Notes from 'How an Economy Grows and Why It Crashes'
How an Economy Grows and Why it Crashes uses illustration, humor, and accessible storytelling to explain complex topics of economic growth and monetary systems.
How an Economy Grows and Why It Crashes incorporates the spirit of the original while tackling the latest economic issues. With wit and humor, the Schiffs explain the roots of economic growth, the uses of capital, the destructive nature of consumer credit, the source of inflation, the importance of trade, savings, and risk, and many other topical principles of economics.
Here is a summary from Devin Cooper’s customer review:
Understanding how the economy crashes from the Austrian point of view can be very complicated. You have to know capital theory, what interest rates are, how resources are coordinated, etc. Many people do not have the time to learn all of this.
Peter Schiff’s book tries to take these complicated theories and teaches his readers through a short story about the progression of a small island economy. Peter’s book is an updated version of his father’s book How an Economy Grows and Why It Doesn’t by adding recent events and characters to the story.
The book introduces us to a little bit of the history of the science of economics in the last hundred years. Peter talks about the early Austrians and the rise of Keynesianism in the 1930s as a counter to the Great Depression. Keynesianism became the dominant paradigm and has plagued economics and the world since.
Once Upon a Time
The story starts with three islanders – Able, Baker, and Charlie. They were in dire poverty. The only resource they can gather is fish, and only one per day since they are using their bare hands (just enough to survive in this story). Since they consumed everything they caught, there were no savings in case something bad had happened.
But they wanted more for their lives than spending the entire day catching one fish. Able came up with an idea to create a fish catcher, but in order to create this device, he must sacrifice a day and become on the verge of starvation to try and produce this net since there are no savings. When he created this net, his productivity doubled as he is now able to catch two fish per day.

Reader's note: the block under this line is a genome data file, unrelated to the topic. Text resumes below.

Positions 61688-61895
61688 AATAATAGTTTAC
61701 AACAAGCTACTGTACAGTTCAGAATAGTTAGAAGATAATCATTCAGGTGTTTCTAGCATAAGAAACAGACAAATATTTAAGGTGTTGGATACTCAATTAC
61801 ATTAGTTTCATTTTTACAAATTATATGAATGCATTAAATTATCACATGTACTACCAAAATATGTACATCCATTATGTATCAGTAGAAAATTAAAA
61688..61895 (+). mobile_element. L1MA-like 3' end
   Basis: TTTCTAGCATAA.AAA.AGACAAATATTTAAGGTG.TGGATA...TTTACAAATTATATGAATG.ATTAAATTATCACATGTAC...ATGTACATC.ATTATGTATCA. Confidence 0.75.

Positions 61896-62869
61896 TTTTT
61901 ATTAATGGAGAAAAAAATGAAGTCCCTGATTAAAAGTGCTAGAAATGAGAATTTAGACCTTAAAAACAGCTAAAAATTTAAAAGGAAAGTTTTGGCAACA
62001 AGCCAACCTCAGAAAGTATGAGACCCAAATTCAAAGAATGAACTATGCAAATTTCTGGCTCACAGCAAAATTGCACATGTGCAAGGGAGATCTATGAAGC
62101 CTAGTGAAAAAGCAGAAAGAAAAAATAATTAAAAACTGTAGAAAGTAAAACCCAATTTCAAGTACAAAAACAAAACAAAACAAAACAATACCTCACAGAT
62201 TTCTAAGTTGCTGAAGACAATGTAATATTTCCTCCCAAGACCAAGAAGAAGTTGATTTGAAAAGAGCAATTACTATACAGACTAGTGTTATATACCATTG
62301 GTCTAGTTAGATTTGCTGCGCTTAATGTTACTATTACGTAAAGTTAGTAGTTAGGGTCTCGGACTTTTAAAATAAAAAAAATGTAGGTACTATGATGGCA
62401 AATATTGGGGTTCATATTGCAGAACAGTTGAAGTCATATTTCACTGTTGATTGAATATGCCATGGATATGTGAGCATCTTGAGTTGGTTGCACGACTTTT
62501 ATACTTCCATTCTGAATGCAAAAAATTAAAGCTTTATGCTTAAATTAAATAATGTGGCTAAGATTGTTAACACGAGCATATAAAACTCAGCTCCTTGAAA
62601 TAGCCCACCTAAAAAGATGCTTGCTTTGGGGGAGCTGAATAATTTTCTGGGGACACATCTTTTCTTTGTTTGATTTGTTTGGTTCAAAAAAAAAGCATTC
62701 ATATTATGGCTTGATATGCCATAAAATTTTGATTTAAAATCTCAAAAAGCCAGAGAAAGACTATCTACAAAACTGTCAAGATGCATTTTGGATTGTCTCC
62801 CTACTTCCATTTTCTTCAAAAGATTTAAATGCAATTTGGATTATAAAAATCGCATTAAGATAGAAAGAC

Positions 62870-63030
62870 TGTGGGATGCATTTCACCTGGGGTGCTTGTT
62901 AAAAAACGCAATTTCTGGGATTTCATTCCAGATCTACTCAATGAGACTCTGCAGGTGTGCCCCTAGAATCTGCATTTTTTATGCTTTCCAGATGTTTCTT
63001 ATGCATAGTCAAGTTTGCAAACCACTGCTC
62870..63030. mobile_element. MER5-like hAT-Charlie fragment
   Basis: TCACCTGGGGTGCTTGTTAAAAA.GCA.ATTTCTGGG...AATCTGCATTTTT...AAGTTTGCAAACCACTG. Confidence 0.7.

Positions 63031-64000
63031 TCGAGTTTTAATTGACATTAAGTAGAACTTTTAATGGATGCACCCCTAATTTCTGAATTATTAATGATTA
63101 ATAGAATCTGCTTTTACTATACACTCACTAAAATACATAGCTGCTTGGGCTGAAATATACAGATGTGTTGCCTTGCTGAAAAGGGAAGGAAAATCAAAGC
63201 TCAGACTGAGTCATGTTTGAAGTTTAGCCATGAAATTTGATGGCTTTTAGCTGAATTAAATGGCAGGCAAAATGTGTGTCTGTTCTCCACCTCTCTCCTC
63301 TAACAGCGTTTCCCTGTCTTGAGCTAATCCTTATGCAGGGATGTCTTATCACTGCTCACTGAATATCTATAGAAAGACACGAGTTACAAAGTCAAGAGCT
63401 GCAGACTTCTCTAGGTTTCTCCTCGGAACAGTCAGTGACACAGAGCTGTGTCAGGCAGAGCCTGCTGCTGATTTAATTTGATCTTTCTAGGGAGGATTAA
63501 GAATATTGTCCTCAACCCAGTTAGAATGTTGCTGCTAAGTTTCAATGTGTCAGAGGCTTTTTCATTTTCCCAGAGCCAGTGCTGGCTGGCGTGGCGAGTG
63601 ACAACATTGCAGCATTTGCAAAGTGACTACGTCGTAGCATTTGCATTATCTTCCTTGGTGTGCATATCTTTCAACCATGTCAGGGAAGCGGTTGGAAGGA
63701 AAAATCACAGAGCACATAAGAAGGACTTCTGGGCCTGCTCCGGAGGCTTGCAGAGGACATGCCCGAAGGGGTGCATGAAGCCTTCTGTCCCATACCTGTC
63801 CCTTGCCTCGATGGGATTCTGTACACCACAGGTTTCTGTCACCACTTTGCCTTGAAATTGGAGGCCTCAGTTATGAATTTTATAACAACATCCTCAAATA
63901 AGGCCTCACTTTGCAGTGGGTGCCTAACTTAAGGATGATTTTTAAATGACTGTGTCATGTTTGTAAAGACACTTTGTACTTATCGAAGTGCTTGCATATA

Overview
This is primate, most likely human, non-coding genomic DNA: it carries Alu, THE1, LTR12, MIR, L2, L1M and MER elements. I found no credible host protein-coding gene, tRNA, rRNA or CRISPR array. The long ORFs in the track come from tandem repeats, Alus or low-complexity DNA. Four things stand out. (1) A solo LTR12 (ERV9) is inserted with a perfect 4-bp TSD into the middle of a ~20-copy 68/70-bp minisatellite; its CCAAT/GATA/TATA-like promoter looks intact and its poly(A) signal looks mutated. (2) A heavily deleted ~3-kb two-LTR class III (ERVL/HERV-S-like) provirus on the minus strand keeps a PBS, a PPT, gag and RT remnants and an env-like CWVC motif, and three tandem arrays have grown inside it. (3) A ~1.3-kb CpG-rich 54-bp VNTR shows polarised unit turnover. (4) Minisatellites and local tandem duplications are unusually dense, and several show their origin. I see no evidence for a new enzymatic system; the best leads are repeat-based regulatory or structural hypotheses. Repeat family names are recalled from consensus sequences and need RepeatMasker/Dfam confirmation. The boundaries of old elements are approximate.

Throughout the book, Peter slips in economic ideas by explaining what the islanders are doing and sums up these ideas at the end of each chapter. For example, when Able created the net, he had to sacrifice eating a fish for a day, which meant he under-consumed, in order to create a net, or a capital good.
As the story progresses, as there are now savings thanks to Able’s invention of the net, economic expansion accelerates. Able is able to do more than just fish because he now has a net. As they continue to save and create capital goods, their lives become better.
The story continues with an explanation of other economic theories, such as the interest rate and what they do, why banks are created, how trade expands, the division of labor, and finally, how governments inflate the currency and drive interest rates lower to create an economic boom with an inevitable crash.
The story ends and Peter shifts to the modern day, as he explains how the bursting of the dot-com bubble and George Bush and Alan Greenspan’s heavy intervention into the market has fueled the bubble for the housing bubble and created the crash. He continues to describe how the government, instead of learning from the lessons of the past, keeps trying the same thing that caused the last crisis. When Obama came to office, he did the same thing Bush did, which was to stimulate the economy in order to make it look good for re-election. So if you really want to understand the cause of recessions in an easy and fun manner, Peter Schiff’s book will tell you a good story.
As a layman in economics, I have gained some rough understanding of the principles of economics by reading this fable-like book, and I will also start to learn about economics.